Another object of the invention is to provide a method for fabricating mask blanks composed of an ULE substrate with a crystalline silicon surface.
Another object of the invention is to provide a mask blank which combines the advantages of ultra-low thermal expansion of selected materials such as glass, plastics, and ceramics with the defect inspection advantages of crystalline silicon.
Another object of the invention is to provide a method for fabricating EUVL mask blanks by bonding a crystalline silicon wafer to an ULE wafer and thinning the silicon wafer to a thickness of about 5-10 μm crystalline silicon film.
Other objects and advantages of the present invention will become apparent from the following description and accompanying drawings. The invention involves a method for the fabrication of ultra-low expansion/silicon extreme ultraviolet mask blanks. The ULE substrate enables the necessary thermal management in EUVL mask blanks while the silicon surface film on the substrate enables defect inspection, which is one of the most important factors in determining mask blank yield and as a consequence, cost, of the mask blank. By combining ULE/Si into a mask blank, there is produced an effective EUV mask blank on which reflective multilayers may be deposited for EUVL applications. Basically the method involves bonding a crystalline silicon wafer to an ultra-low expansion wafer such as selected glass, plastic or ceramic and then thinning the silicon to a desired thickness (e.g., 5-10 μm). The silicon can be thinned and polished by chemical and mechanical polishing and thermal oxidation followed by etching, where needed, to produce a crystalline silicon surface on the ULE substrate.
The accompanying drawings, which are incorporated into and form a part of the disclosure, illustrate embodiments of the invention and together with the description, serve to explain the principles of the invention.
FIGS. 1A, 1B and 1C illustrate the method of the invention utilizing chemical mechanical polishing to thin a silicon wafer bonded to an ultra-low expansion wafer to produce the mask blank of FIG. 1C.
FIGS. 1D and 1E illustrate the oxidation and etching operations on a polished silicon wafer, such as in FIG. 1C, for thinning the silicon to produce the ULE/Si mask blank of FIG. 1E.
The present invention is directed to a method for fabricating masks for Extreme Ultra-Violet Lithography (EUVL). The invention is based on two factors: first Ultra-Low Expansion (ULE) substrates are required for the necessary thermal management in EUVL mask blanks; and second the vast experience with fabrication and processing including defect detection and classification results that have been obtained using crystalline silicon substrate materials. Since Extreme Ultra-Violet (EUV) mask blank defect inspection is one of the most important factors in determining mask blank yield and as a consequence, cost, the use of EUV mask blanks with a crystalline silicon surface is of great value to the EUV systems. By combining the advantages of ULE substrates and crystalline silicon surfaces, thermal management and defect inspection problems for EUVL mask blanks can be resolved or greatly reduced. ULE material is defined as a material with a coefficient of thermal expansion <100 ppk/° K, and may be composed of selected glass, plastic or ceramic.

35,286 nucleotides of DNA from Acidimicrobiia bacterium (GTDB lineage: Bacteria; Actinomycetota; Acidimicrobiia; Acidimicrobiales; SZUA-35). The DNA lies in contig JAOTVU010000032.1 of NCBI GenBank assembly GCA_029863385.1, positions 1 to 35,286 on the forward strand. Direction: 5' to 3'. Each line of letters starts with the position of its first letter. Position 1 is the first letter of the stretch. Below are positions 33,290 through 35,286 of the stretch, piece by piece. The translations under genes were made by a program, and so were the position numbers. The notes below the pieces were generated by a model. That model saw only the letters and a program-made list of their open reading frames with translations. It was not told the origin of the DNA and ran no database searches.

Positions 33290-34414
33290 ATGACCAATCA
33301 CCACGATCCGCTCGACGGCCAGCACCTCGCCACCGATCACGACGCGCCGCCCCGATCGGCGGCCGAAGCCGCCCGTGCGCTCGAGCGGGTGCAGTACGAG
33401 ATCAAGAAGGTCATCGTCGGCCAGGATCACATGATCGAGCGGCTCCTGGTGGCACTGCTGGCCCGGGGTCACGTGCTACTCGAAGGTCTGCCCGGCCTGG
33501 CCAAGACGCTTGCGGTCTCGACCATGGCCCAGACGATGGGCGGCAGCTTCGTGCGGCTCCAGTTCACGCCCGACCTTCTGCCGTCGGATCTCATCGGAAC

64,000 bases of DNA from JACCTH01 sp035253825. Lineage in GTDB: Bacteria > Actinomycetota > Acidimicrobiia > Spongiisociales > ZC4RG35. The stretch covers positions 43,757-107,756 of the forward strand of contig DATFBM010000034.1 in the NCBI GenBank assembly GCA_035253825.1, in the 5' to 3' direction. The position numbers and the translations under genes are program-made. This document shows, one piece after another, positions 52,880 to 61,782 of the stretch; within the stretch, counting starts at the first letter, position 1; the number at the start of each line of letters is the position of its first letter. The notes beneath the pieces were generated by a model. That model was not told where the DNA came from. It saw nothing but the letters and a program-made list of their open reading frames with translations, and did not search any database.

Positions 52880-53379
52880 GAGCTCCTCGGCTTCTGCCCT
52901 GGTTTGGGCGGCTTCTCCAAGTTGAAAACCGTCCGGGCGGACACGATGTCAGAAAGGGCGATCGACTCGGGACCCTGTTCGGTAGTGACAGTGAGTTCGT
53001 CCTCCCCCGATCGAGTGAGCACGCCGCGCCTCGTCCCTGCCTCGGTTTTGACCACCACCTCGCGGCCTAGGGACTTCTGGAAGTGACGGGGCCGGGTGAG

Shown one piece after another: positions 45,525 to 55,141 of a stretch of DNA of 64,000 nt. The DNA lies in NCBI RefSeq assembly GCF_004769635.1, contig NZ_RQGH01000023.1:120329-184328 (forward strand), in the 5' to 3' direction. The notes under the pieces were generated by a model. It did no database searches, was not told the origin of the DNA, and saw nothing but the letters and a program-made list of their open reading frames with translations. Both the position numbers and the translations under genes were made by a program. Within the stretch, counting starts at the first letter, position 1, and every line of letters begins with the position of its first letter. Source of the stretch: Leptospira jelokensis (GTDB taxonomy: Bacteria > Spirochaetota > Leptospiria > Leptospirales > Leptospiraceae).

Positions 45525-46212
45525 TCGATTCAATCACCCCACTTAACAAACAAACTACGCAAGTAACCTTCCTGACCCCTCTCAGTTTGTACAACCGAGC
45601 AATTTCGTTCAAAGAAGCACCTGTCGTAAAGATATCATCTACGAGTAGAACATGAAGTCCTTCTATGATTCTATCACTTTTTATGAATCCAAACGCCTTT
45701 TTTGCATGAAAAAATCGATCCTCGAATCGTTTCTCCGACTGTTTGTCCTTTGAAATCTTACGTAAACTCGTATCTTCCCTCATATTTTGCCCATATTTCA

The method of the present invention is herein after described with reference to FIGS. 1A through 1E. In this described, and illustrated example of the method, a ULE wafer 10 and a crystalline silicon wafer 11 of the same diameter are provided, as shown in FIG. 1A, which may be for example about 8 inches in diameter. The ULE wafer may have, for example, a thickness of about 0.25 inches and the silicon wafer a thickness of about 0.025 inches (˜650 μm), although the thickness of the ULE wafer may vary from about 0.2 inches to about 0.5 inches and the thickness of the silicon wafer from about 600 μm to about 800 μm. Next, the silicon wafer 11 is bonded to ULE wafer 10 as indicated at 12, as shown in FIG. 1B, by conventional bonding techniques such as anodic, thermal compression, room temperature, etc., each of which is commonly known in integrated circuit fabrication. The silicon wafer 11 is then ground and polished using for example, chemical and mechanical polishing to a thickness of ˜5 μm to ˜10 μm for example as shown in FIG. 1C, whereby a mask blank composite at 13, composed of a ULE substrate with a crystalline silicon surface having a 5-10 μm thickness is produced.